Vocabulary in Context: Dance Like You’re Wednesday AddamsSkip to Comments
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Vocabulary in Context: Dance Like You’re Wednesday Addams

Test your vocabulary and reading comprehension with this quiz based on the Times article “Dance Like You’re Wednesday Addams.”

From left, the clubgoers Leah Heath, Petra Hyde and Jeffrey Pelayo take part in a “Wednesday” dance-off.
Nina Westervelt for The New York Times

Choose the word or phrase that BEST completes each blank in the following paragraphs, taken from a 2023 Times Style article.

On a Brooklyn street dotted with auto repair garages, a line of young women wearing black ruffled dresses, black chokers, little black backpacks and Doc Martens waited in the cold outside a club called Quantum on Friday night. They were united in their fandom for the Netflix series “Wednesday” and their adoration for the show’s protagonist, Wednesday Addams.

A cardboard cutout of the night’s role model has a moment in the spotlight.
Nina Westervelt for The New York Times

The club, which is beside the Gowanus Expressway, was hosting an Addams Family-themed party dedicated to the dance that Wednesday performs in the show’s fourth episode at a prom-like event at Nevermore Academy, a boarding school for outcasts, vampires and werewolves. The angular dance is characterized by unpredictable arm and head jerks, and executed to the 1981 psychobilly classic “Goo Goo Muck,” by the Cramps. It has inspired endless fans to post bedroom tributes on TikTok.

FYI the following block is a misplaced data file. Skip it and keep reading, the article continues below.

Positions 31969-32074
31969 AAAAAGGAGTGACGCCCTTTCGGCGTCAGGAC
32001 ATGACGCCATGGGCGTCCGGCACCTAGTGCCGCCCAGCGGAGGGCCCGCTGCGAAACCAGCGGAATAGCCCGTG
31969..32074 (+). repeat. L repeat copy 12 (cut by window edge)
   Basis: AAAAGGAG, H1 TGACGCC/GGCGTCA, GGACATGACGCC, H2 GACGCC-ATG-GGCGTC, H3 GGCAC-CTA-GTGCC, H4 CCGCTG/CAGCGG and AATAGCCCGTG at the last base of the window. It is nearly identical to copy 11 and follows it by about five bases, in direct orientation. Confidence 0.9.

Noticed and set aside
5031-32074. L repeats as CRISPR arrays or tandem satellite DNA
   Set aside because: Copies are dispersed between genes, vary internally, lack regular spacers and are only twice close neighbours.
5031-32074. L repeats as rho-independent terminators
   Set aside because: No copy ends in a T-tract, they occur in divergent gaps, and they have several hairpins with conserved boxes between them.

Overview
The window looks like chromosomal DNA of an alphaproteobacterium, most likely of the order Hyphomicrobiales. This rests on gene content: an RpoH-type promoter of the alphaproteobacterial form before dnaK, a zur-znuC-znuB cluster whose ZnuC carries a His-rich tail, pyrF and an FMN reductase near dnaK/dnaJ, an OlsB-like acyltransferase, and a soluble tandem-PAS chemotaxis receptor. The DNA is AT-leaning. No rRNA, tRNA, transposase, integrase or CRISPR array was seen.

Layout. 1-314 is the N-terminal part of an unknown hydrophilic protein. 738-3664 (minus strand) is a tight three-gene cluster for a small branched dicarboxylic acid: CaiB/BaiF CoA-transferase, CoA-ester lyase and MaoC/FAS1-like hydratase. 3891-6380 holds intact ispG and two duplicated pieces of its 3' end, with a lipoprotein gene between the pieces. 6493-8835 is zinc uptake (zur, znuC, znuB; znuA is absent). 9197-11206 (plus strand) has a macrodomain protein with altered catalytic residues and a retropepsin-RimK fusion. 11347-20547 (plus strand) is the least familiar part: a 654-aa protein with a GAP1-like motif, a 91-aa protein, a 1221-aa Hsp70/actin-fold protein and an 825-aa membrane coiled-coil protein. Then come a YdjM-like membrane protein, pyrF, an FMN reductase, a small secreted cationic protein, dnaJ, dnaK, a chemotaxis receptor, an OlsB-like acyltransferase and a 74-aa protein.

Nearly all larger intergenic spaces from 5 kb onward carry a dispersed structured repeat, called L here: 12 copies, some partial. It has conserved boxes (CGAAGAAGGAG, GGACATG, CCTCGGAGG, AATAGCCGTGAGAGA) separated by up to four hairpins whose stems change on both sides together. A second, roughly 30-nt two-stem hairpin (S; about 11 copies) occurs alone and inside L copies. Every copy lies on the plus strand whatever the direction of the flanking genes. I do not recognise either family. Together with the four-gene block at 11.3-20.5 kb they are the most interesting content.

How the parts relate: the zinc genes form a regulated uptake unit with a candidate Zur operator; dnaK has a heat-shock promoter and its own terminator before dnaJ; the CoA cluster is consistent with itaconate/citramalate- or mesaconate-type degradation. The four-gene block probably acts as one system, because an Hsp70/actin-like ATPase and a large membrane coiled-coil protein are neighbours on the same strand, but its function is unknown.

Jenna Ortega, the 20-year-old former Disney star who plays Wednesday, the moves herself by studying footage of goths dancing at clubs in the 1980s and borrowing ideas from performers like Bob Fosse, Siouxsie Sioux, Lene Lovich and Denis Lavant.

The crowd at Quantum Brooklyn watches the Addams Family-themed dance competition.
Nina Westervelt for The New York Times

She has also cited the gyrations of Lisa Loring, who played Wednesday in the 1960s TV series “The Addams Family.” The New York Times dance critic Gia Kourlas has written of Ortega’s performance: “It’s the dance of a nonconformist. It’s a celebration of weird.”

As the club filled up with Wednesdays, there was a sense of anticipation in the crowd: At midnight, on an elevated runway, there would be a contest to determine which Wednesday had mastered the dance best.

A big screen behind the D.J. booth showed clips of the old black-and-white TV series, the Addams Family movies from the 1990s and the Netflix show. The event’s organizer (an outfit called Harder, Better, Faster, Stronger Presents) had promoted the party with a program that a playlist of “sad girl bops,” which ended up meaning songs by Lana Del Rey and My Chemical Romance. On the stage, the hip-hop artist Sl!ck performed a Wednesday-inspired rap.

The Quantum dance floor became a fashion runway for all manner of Wednesday Addams costume : outfits featured black-and-white socks, polka dot shirts, leather coats, metal skull earrings, thick-soled boots with silver spider buckles and brothel creepers. But there were a few spots of color in the crowd, in the form of fans dressed as Enid Sinclair, Wednesday’s jovial roommate, who wears floral skirts, pink sweaters and berets.

Reading Comprehension

Now that you've read the first several paragraphs of this article, let's see how well you understood it.

In homage to a pivotal “Wednesday” scene, a clubgoer squirted fake blood at dance-off competitors.
Nina Westervelt for The New York Times

Which short summary below would you say BEST captures what you have read so far?